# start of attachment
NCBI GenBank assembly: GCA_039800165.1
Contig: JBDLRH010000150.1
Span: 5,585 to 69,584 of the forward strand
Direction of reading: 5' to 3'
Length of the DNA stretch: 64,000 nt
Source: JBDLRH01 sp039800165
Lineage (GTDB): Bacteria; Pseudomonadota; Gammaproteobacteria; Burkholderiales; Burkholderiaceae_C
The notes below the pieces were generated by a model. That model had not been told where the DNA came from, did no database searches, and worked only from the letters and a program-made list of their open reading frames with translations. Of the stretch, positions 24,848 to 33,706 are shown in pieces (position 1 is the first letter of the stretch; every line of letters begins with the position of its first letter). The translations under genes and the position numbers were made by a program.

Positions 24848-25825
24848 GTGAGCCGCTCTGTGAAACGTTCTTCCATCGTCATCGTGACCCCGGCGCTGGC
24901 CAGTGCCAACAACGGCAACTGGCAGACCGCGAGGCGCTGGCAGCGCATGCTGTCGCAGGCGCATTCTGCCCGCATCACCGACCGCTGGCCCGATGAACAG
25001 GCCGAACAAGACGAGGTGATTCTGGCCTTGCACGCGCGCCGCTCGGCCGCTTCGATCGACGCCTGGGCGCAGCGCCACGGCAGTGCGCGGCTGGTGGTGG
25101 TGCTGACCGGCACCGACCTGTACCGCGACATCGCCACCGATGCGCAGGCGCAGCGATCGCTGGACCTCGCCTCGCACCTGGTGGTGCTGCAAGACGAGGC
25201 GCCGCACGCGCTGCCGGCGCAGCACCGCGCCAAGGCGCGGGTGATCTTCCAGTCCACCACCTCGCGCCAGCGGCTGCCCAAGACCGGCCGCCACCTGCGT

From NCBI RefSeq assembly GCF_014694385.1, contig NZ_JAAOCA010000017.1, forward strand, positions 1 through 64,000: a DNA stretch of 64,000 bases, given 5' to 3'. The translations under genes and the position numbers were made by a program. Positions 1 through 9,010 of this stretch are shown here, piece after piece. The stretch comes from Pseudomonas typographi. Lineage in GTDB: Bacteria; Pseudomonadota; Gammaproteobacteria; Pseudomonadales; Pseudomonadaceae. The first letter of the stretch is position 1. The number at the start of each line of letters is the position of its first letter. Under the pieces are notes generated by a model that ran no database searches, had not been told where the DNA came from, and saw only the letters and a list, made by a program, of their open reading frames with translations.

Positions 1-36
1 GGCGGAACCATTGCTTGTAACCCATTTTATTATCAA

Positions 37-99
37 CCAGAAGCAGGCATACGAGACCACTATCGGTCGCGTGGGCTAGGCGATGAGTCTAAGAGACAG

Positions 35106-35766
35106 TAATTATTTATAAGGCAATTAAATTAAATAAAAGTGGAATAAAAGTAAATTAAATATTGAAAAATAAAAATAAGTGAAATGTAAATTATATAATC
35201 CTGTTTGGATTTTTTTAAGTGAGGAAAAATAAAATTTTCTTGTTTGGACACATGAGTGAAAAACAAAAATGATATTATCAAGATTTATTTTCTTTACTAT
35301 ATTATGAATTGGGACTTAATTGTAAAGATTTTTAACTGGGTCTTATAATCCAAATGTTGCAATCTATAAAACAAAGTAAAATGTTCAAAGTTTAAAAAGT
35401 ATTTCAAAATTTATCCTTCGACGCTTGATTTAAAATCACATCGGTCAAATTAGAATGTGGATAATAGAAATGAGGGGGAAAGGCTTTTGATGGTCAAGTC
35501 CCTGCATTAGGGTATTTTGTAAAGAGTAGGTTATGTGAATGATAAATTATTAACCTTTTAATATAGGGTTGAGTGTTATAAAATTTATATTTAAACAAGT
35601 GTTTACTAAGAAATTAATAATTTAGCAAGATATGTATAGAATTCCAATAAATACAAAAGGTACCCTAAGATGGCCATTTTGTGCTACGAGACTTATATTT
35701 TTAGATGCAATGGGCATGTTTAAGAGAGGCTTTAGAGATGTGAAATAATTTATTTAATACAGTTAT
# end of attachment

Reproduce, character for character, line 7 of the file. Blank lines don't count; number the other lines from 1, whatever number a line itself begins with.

Lineage (GTDB): Bacteria; Pseudomonadota; Gammaproteobacteria; Burkholderiales; Burkholderiaceae_C